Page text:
It’s not news that many items can be used as deductions on your tax return. From Traditional IRA contributions, to donations you make to a charity, you can lower the amount of taxes you may owe by claiming a few of these.
Deducting Professional Fees
One area that often gets overlooked are the fees you pay for professional services. Did you know you can (possibly) claim the fees you pay your tax preparer and financial advisor as deductions?
If you’re filing a long form (itemizing instead of taking the standard deduction), and the total of these fees (and a few others) exceed 2% of your adjusted gross income, you possibly can. There’s a catch though… You can’t double dip.
With many financial advisor’s fees, you are given the option of having the fees directly paid from the investment account, or sending a check. There are benefits to both sides-
If fees are deducted from the account, it saves you time and the hassle of sending a check. It also ensures the bill is paid on time so you won’t be charged late fees.
If the account is a Traditional IRA, the deduction of fees is not considered a true “distribution”. This simply means you won’t have to claim the funds as income and pay more in taxes, or a penalty, for the withdrawal to pay these fees.
A benefit of deducting the fees from a Traditional IRA is that you’re offered a tax free withdrawal for those fees. Since you received a tax break as the funds went in, you’ll pay taxes on the way out. If you’re in a 25% tax bracket, a $1,000 advisory bill would require you to take $1,250 out of your IRA. However, since it’s not actually a distribution, $1,000 actually equals $1,000.
Only One Deduction Is Allowed
However, if you have your advisor pull your fees from a Traditional IRA, you can’t double dip the deduction by claiming the fees on your tax return also.
You also can’t pay for multiple accounts out of your Traditional IRA. Let’s say you have a Roth, Traditional IRA, and a taxable account, all with equal balances. For a $900, only $300 could be deducted from your Traditional IRA. With varying balances, only the proportional balance is allowed.
Completely confused? Let’s look at a few examples:
- John Doe has a Traditional IRA, and would like for his advisor to deduct the fees from his account. The invoice is $500. John cannot deduct this $500 on his taxes, as he has already received a benefit of paying the fees tax free.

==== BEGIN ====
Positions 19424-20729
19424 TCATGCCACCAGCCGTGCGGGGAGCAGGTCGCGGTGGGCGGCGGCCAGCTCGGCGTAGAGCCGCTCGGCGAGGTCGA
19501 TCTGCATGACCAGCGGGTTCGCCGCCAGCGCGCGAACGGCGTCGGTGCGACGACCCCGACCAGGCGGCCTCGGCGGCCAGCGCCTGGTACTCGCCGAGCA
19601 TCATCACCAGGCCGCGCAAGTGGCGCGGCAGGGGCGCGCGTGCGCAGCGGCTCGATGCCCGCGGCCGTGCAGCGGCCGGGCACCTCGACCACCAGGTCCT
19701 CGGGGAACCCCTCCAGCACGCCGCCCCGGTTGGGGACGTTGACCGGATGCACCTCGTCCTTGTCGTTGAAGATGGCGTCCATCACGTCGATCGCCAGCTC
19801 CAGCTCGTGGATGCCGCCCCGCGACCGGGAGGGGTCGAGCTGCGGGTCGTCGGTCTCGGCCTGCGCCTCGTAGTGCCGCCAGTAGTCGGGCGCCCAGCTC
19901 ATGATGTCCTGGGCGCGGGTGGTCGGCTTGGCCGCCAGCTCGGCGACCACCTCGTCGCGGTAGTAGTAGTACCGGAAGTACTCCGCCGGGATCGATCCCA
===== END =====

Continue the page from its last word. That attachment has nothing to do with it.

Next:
- John Doe has a Traditional IRA, and would like to send a check to pay the fees on his account. The invoice is $500. John can deduct this $500 on his taxes, as he did not receive a benefit of paying the fees tax free.
- John Doe has a Traditional IRA and a taxable account. The IRA has a balance of $450,000, and the taxable has a balance of $125,000. If John elects to have the $1,000 in fees paid from the accounts, 78% of the fees can be drafted from the IRA, and the remaining 22% would need to be drafted from the taxable account. In this case, $780 (78% of $1,000) would not be deductible on his taxes, but the remaining $220 would be deductible IF the total amount of allowable deductions were 2% or more of John’s AGI.
Let’s face it; taxes are confusing. There are many software programs available to assist in filing your taxes, but they can’t take every possible consideration into account.
If you aren’t sure if something is allowed or not, it’s best to seek the advice of a professional. Penalties, interest, and the headache of not being sure you did something correctly far outweighs the few hundred bucks a trained professional might cost you.
Michelle Kuehner is a Registered Investment Advisor Representative and Managing Director for Personal Money Planning. She is also a Certified Credit Counselor and Certified Financial Health Counselor, writes Fix Our Budget blog, and has over 24 years of experience in the financial industry.
Photo: ddpavumba, published on 01 August 2013 Stock Image - image ID: 100188090 FreeDigitalPhotos.net